Azerbaijan must allow displaced Armenians to return safely to Nagorno-Karabakh and withdraw its troops, Yerevan requests to the International Court of Justice. The ECLJ supports Yerevan's demands. The Court's decision will be delivered in the coming weeks.
On Thursday 12 October, Armenia asked the International Court of Justice (ICJ) for ten provisional measures against Azerbaijan in the case concerning the Application of the International Convention on the Elimination of All Forms of Racial Discrimination (Armenia v. Azerbaijan), according to an ICJ press release.
The ICJ must prevent ethnic cleansing in Nagorno-Karabakh
According to Yerevan, “Azerbaijan shall refrain from […] displacing the remaining ethnic Armenians from Nagorno-Karabakh, or preventing the safe and expeditious return to their homes of persons displaced in the course of the recent military attack […] while permitting those who wish to leave Nagorno-Karabakh to do so without any hindrance.” Additionally, Azerbaijan “shall withdraw all military and law-enforcement personnel from all civilian establishments in Nagorno-Karabakh occupied as a result of its armed attack on 19 September 2023.”
The European Centre for Law and Justice (ECLJ) supports Armenia's requests. It is unlikely that Azerbaijan will demilitarize Nagorno-Karabakh, the first step in its expansionist and irredentist project that explicitly threatens Armenia itself. However, Armenians from Nagorno-Karabakh must be able to stay, leave, or return safely. The ethnic cleansing they are facing is unacceptable, and their right to live on their ancestral land must be protected.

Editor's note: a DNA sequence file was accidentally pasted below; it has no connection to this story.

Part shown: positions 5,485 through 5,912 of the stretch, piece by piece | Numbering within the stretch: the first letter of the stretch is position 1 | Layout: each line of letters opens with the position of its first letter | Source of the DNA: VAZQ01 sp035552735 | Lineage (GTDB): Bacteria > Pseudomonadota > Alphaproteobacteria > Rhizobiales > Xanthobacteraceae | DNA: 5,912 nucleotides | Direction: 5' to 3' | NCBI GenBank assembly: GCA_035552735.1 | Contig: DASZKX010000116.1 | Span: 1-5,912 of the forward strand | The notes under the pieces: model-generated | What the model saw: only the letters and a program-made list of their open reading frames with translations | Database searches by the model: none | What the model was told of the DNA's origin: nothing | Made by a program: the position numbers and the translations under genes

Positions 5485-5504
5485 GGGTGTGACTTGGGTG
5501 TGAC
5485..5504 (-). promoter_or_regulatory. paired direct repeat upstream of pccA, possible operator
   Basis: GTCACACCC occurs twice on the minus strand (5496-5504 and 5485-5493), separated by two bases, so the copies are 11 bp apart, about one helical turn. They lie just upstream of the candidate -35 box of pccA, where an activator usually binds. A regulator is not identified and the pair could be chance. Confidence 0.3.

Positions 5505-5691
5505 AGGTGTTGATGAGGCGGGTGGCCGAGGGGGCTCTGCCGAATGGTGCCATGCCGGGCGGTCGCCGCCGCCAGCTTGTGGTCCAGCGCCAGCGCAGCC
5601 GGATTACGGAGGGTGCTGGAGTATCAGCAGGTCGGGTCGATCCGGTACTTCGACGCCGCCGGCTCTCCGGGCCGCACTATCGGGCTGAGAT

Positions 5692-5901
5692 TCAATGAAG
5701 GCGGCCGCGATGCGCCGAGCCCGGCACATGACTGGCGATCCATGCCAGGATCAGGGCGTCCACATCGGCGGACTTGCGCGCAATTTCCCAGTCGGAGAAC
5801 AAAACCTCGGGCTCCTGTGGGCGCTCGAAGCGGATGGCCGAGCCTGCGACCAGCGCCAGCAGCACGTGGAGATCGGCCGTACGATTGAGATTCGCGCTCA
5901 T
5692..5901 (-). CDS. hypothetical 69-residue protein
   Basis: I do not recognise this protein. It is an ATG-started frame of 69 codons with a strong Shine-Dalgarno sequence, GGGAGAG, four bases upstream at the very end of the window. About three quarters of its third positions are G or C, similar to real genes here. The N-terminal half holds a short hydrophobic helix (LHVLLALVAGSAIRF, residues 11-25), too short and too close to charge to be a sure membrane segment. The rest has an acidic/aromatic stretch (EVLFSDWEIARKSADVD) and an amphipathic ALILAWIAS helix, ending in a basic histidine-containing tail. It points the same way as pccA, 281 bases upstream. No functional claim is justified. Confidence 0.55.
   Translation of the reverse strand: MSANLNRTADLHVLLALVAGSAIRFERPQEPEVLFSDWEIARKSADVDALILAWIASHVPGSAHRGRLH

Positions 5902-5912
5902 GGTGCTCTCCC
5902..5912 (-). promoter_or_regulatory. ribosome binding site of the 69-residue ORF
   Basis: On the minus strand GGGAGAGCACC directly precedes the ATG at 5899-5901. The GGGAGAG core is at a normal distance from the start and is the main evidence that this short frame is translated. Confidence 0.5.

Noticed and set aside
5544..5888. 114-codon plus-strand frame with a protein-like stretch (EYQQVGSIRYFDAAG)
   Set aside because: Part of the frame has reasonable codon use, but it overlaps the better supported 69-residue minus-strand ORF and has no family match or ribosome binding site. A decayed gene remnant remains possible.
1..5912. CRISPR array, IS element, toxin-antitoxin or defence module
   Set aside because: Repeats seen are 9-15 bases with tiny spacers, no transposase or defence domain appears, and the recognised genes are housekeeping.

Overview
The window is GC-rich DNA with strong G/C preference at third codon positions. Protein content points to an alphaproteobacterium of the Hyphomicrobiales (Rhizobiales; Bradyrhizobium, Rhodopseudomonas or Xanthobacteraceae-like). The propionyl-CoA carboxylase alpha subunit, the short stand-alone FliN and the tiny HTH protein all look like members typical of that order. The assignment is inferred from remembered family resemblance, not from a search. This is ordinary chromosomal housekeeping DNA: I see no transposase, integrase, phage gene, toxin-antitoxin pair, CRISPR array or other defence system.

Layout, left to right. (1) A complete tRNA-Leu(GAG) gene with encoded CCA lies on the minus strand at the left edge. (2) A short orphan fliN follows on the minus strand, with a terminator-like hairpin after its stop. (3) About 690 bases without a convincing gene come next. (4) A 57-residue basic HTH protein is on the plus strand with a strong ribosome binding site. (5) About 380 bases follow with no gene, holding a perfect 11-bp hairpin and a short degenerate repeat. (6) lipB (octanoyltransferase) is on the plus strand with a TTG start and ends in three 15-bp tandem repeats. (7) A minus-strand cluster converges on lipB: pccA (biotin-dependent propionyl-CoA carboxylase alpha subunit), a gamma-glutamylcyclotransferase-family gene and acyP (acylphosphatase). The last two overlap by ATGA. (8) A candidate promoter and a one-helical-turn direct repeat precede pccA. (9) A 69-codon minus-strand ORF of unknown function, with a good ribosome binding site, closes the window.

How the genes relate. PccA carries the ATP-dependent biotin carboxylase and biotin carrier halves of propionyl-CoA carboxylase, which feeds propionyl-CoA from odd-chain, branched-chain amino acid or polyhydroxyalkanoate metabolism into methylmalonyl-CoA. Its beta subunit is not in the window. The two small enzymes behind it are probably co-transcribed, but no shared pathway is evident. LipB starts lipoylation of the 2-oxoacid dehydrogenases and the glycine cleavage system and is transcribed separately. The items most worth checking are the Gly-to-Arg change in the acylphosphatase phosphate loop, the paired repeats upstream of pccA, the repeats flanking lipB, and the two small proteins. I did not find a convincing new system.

The protection of Armenian heritage at stake
Furthermore, Armenia requests that the Court orders Azerbaijan not to “alter or destroy any monument commemorating the 1915 Armenian genocide or any other monument or Armenian cultural artefact or site present in Nagorno-Karabakh.” This is a wishful thinking, considering that 99% of the Armenian heritage in Nakhchivan, the Azerbaijani exclave between the borders of Turkey and Armenia, has been destroyed, including the historic cemetery of Julfa, despite UNESCO's protests.
On the 75% of the Nagorno-Karabakh territory retaken by Azerbaijan in 2020, all Armenians had fled and all their heritage had been destroyed. Clearly, the best protectors of Armenian heritage remain the Armenians themselves.
A long legal battle before a powerless ICJ
This case before the main judicial organ of the United Nations began on 16 September 2021. Particularly, on 28 December 2022, Armenia had requested the ICJ to order Azerbaijan to restore free access to the Lachin corridor, which it had indeed decided in its order of 22 February 2023.
The ICJ adjudicates disputes between States. It can indicate provisional measures pending its determination of the case on the merits. Its decisions are final and binding, but it has no means to enforce them. As evidence shows, the situation only worsens for Armenians in Nagorno-Karabakh. The ICJ will likely deliver a decision favoring Armenia's requests. The ECLJ will not fail to urge the international community to support the effective implementation of the decision.